Date: Tue, 30 Jul 96 17:04:01 +0100 From: Mike Chaloner

Once upon a time, in a kingdom not far from here, a king summoned two of
his advisors for a test. He showed them both a shiny metal box with two
slots in the top, a control knob, and a lever. "What do you think this is?"

One advisor, an engineer, answered first. "It is a toaster," he said. The
king asked, "How would you design an embedded computer for it?" The
engineer replied, "Using a four-bit microcontroller, I would write a simple
program that reads the darkness knob and quantises its position to one of 6
shades of darkness, from snow white to coal black. The program would use
that darkness level as an index to a 16-element table of initial timer
values. Then it would turn on the heating elements and start the timer with
the initial value selected from the table. At the end of the time delay, it
would turn off the heat and pop up the toast. Come back next week, and I'll
show you a working prototype."

The second advisor, a computer scientist, immediately recognised the danger
of such short-sighted thinking. He said, "Toasters don't just turn bread
into toast, they are also used to warm frozen waffles. What you see before
you is really a breakfast food cooker. As the subjects of your kingdom
become more sophisticated, they will demand more capabilities. They will
need a breakfast food cooker that can also cook sausage, fry bacon, and
make scrambled eggs. A toaster that only makes toast will soon be obsolete.
If we don't look to the future, we will have to completely redesign the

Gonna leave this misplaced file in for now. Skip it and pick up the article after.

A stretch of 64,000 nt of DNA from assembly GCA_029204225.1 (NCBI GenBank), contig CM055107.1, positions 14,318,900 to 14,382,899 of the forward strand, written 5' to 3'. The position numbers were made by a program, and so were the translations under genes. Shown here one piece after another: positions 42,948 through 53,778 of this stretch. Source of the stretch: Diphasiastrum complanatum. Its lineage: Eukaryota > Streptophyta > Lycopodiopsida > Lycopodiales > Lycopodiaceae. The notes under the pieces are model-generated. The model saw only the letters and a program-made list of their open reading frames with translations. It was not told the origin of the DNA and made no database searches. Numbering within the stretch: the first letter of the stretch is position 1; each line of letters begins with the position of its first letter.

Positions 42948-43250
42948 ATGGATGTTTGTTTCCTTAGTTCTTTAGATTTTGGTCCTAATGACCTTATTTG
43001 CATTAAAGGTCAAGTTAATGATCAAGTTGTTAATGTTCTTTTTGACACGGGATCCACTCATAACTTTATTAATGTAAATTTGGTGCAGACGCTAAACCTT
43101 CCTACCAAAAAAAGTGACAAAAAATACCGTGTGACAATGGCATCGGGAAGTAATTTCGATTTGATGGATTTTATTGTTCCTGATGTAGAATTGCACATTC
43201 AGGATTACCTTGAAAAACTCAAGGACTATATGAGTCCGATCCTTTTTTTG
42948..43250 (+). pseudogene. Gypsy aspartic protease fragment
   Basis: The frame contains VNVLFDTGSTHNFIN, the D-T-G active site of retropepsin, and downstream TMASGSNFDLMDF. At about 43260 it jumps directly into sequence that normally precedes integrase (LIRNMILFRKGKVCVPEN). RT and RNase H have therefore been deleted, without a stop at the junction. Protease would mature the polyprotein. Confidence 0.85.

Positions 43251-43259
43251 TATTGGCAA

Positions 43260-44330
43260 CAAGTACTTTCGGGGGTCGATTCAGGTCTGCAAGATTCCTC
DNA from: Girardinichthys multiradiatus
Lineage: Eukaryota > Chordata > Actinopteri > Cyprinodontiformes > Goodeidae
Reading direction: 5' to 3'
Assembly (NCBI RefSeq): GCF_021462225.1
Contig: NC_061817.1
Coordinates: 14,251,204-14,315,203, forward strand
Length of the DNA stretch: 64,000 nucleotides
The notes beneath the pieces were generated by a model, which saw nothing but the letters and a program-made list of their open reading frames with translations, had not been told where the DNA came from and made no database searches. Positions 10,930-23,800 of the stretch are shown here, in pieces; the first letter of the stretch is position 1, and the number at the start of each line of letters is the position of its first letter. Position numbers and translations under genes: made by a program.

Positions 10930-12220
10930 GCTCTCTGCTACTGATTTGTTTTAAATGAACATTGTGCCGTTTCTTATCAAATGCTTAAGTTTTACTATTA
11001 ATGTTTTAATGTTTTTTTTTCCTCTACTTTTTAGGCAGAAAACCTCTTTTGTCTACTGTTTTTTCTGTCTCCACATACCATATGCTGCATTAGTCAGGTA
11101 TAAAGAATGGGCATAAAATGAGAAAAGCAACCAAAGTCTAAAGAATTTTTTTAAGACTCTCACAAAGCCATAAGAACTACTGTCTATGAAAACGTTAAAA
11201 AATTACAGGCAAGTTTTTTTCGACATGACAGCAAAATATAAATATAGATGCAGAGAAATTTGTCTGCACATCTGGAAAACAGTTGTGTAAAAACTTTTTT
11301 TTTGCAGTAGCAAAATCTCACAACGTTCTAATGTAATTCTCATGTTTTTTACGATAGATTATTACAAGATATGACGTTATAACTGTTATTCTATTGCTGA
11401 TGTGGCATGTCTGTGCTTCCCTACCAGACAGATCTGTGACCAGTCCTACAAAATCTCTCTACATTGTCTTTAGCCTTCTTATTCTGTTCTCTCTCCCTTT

toaster in just a few years."

"With this in mind, we can formulate a more intelligent solution to the
problem. First, create a class of breakfast foods. Specialise this class
into subclasses: grains, pork and poultry. The specialisation process
should be repeated with grains divided into toast, muffins, pancakes and
waffles; pork divided into sausage, links and bacon; and poultry divided
into scrambled eggs, hard-boiled eggs, poached eggs, fried eggs and various
omelette classes."

"The ham and cheese omelette class is worth special attention because it
must inherit characteristics from the pork, dairy and poultry classes. Thus
we see that the problem cannot be properly solved without multiple
inheritance. At run time the program must create the proper object and send
a message to the object that says, 'Cook yourself.' The semantics of this
message depend, of course, on the kind of object, so they have a different
meaning to a piece of toast than to scrambled eggs."

"Reviewing the process so far, we see that the analysis phase has revealed
that the primary requirement is to cook any kind of breakfast food. In the
design phase we have discovered some derived requirements. Specifically, we
need an object-oriented language with multiple inheritance. Of course,
users don't want the eggs to get cold while the bacon is frying, so
concurrent processing is required, too."

"We must not forget the user interface. The lever that lowers the food
lacks versatility and the darkness knob is confusing. Users won't buy the
product unless it has a user-friendly graphical interface. When the
breakfast cooker is plugged in, users should see a cowboy boot on the
screen. Users should click on it and the message 'Booting UNIX v. 8.3'
appears on the screen.(UNIX 8.3 should be out by the time the product gets
to the market.) Users can pull down a menu and click on the foods they want
to cook."

"Having made the wise decision of specifying the software first in the
design phase, all that remains is to pick an adequate hardware platform for
the implementation phase. An Intel Pentium with 32MB of memory, a 500MB
hard disk and 17inch SVGA monitor should be sufficient. If you select a
multi-tasking, object-oriented language that supports multiple inheritance
and has a built-in GUI, writing the program will be a snap. (Imagine the
difficulty we would have had if we had foolishly allowed a hardware-first
design strategy to lock us into a four-bit microcontroller!)."

The king wisely had the computer scientist beheaded, and they all lived
happily ever after.
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